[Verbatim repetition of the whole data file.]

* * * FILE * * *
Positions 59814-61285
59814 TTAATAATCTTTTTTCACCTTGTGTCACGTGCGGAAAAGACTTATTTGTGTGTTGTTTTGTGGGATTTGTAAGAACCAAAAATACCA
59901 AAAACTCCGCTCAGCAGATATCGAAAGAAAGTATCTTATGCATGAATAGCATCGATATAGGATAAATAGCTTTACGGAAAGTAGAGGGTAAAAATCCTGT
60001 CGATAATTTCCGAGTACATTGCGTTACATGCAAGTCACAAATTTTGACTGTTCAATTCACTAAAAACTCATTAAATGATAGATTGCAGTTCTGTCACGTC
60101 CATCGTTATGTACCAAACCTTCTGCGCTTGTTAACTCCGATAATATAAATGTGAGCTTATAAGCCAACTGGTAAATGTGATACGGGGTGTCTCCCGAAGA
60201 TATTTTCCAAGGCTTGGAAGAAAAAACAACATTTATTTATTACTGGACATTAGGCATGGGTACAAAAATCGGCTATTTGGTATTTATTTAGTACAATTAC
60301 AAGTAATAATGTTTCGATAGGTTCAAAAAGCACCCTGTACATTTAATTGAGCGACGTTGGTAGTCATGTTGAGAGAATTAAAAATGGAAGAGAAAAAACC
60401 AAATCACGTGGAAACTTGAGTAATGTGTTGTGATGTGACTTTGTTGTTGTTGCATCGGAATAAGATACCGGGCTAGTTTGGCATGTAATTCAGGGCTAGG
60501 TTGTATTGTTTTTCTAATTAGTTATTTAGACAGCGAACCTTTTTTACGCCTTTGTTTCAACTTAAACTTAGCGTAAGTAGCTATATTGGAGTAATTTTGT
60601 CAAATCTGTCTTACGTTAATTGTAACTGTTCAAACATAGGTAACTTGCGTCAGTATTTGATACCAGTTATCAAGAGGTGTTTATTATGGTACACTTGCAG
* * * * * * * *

Positions 59814-61285
59814 TTAATAATCTTTTTTCACCTTGTGTCACGTGCGGAAAAGACTTATTTGTGTGTTGTTTTGTGGGATTTGTAAGAACCAAAAATACCA
59901 AAAACTCCGCTCAGCAGATATCGAAAGAAAGTATCTTATGCATGAATAGCATCGATATAGGATAAATAGCTTTACGGAAAGTAGAGGGTAAAAATCCTGT
60001 CGATAATTTCCGAGTACATTGCGTTACATGCAAGTCACAAATTTTGACTGTTCAATTCACTAAAAACTCATTAAATGATAGATTGCAGTTCTGTCACGTC
60101 CATCGTTATGTACCAAACCTTCTGCGCTTGTTAACTCCGATAATATAAATGTGAGCTTATAAGCCAACTGGTAAATGTGATACGGGGTGTCTCCCGAAGA
60201 TATTTTCCAAGGCTTGGAAGAAAAAACAACATTTATTTATTACTGGACATTAGGCATGGGTACAAAAATCGGCTATTTGGTATTTATTTAGTACAATTAC
60301 AAGTAATAATGTTTCGATAGGTTCAAAAAGCACCCTGTACATTTAATTGAGCGACGTTGGTAGTCATGTTGAGAGAATTAAAAATGGAAGAGAAAAAACC
60401 AAATCACGTGGAAACTTGAGTAATGTGTTGTGATGTGACTTTGTTGTTGTTGCATCGGAATAAGATACCGGGCTAGTTTGGCATGTAATTCAGGGCTAGG
60501 TTGTATTGTTTTTCTAATTAGTTATTTAGACAGCGAACCTTTTTTACGCCTTTGTTTCAACTTAAACTTAGCGTAAGTAGCTATATTGGAGTAATTTTGT
60601 CAAATCTGTCTTACGTTAATTGTAACTGTTCAAACATAGGTAACTTGCGTCAGTATTTGATACCAGTTATCAAGAGGTGTTTATTATGGTACACTTGCAG